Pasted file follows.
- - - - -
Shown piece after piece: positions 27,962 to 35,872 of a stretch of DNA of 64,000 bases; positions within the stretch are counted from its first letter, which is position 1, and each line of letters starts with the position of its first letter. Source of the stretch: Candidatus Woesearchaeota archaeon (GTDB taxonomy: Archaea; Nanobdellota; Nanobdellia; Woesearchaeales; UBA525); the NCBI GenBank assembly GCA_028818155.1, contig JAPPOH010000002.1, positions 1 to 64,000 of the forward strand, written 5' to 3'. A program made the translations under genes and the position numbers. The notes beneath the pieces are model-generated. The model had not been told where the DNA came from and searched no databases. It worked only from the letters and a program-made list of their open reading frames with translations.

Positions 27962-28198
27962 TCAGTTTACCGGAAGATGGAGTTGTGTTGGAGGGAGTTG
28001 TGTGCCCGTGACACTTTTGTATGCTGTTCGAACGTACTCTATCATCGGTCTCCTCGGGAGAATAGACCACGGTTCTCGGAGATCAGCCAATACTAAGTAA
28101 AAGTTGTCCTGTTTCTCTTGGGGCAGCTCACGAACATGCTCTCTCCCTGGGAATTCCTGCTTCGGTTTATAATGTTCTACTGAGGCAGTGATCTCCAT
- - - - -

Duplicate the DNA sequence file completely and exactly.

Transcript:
Shown piece after piece: positions 27,962 to 35,872 of a stretch of DNA of 64,000 bases; positions within the stretch are counted from its first letter, which is position 1, and each line of letters starts with the position of its first letter. Source of the stretch: Candidatus Woesearchaeota archaeon (GTDB taxonomy: Archaea; Nanobdellota; Nanobdellia; Woesearchaeales; UBA525); the NCBI GenBank assembly GCA_028818155.1, contig JAPPOH010000002.1, positions 1 to 64,000 of the forward strand, written 5' to 3'. A program made the translations under genes and the position numbers. The notes beneath the pieces are model-generated. The model had not been told where the DNA came from and searched no databases. It worked only from the letters and a program-made list of their open reading frames with translations.

Positions 27962-28198
27962 TCAGTTTACCGGAAGATGGAGTTGTGTTGGAGGGAGTTG
28001 TGTGCCCGTGACACTTTTGTATGCTGTTCGAACGTACTCTATCATCGGTCTCCTCGGGAGAATAGACCACGGTTCTCGGAGATCAGCCAATACTAAGTAA
28101 AAGTTGTCCTGTTTCTCTTGGGGCAGCTCACGAACATGCTCTCTCCCTGGGAATTCCTGCTTCGGTTTATAATGTTCTACTGAGGCAGTGATCTCCAT